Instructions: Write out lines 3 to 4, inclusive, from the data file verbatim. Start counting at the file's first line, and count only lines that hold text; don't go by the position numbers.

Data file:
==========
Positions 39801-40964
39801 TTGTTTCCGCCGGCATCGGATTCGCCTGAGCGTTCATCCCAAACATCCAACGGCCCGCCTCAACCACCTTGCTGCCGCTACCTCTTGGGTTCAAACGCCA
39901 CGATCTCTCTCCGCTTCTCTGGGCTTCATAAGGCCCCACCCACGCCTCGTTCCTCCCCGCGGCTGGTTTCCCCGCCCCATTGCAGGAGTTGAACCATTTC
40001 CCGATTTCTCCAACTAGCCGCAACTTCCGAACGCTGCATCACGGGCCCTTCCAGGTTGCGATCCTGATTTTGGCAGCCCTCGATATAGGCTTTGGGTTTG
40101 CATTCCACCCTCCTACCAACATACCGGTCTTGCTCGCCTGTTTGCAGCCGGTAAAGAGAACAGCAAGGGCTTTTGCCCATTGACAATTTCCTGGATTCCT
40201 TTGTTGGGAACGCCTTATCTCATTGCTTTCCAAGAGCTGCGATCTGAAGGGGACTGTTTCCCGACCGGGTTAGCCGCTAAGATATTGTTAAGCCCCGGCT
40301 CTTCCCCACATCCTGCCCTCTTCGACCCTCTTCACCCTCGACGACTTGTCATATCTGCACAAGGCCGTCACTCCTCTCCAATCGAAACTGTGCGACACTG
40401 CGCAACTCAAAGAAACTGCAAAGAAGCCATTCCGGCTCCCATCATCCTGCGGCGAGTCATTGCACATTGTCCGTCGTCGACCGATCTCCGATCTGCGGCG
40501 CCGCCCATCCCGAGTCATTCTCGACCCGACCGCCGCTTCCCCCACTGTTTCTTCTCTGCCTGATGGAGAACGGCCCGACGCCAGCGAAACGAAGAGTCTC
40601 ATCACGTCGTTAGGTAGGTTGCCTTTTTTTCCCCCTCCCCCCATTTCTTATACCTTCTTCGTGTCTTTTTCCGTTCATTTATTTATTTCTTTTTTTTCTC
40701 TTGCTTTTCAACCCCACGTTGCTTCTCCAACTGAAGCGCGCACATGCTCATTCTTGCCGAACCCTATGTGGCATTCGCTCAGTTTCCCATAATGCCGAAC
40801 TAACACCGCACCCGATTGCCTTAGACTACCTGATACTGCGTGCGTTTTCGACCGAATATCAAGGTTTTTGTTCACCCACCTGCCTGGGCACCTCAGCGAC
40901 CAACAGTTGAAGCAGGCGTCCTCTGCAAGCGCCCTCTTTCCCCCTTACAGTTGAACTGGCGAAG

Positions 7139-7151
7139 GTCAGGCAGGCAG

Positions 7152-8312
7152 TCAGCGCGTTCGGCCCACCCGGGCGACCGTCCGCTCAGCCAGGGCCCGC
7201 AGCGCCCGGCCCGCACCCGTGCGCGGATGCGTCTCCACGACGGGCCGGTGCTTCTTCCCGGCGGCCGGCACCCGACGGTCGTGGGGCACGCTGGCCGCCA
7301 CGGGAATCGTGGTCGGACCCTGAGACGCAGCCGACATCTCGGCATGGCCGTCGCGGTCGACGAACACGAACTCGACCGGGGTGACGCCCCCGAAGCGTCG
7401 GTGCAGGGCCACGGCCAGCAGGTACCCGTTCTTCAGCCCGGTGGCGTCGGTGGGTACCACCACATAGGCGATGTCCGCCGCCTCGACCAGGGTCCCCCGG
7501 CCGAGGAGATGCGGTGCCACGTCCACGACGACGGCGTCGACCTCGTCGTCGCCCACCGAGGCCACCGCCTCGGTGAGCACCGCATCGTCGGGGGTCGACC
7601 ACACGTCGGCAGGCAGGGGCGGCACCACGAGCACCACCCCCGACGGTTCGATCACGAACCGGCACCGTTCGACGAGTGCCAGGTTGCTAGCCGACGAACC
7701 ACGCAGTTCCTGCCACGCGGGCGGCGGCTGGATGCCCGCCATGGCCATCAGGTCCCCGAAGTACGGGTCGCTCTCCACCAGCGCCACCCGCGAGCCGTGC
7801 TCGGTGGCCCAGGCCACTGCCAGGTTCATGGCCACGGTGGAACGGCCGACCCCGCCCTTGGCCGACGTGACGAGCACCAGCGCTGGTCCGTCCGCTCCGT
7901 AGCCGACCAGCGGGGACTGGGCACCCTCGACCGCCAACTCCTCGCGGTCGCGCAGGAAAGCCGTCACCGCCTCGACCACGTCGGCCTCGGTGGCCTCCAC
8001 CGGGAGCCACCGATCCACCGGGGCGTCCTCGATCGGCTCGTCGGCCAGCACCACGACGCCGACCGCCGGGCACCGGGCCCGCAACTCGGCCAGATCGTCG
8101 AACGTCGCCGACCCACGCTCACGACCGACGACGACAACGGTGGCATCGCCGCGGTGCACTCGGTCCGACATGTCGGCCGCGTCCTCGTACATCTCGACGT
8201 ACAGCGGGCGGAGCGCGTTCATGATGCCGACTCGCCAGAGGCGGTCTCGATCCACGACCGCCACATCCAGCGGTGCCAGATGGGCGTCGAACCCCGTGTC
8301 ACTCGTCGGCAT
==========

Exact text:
39901 CGATCTCTCTCCGCTTCTCTGGGCTTCATAAGGCCCCACCCACGCCTCGTTCCTCCCCGCGGCTGGTTTCCCCGCCCCATTGCAGGAGTTGAACCATTTC
40001 CCGATTTCTCCAACTAGCCGCAACTTCCGAACGCTGCATCACGGGCCCTTCCAGGTTGCGATCCTGATTTTGGCAGCCCTCGATATAGGCTTTGGGTTTG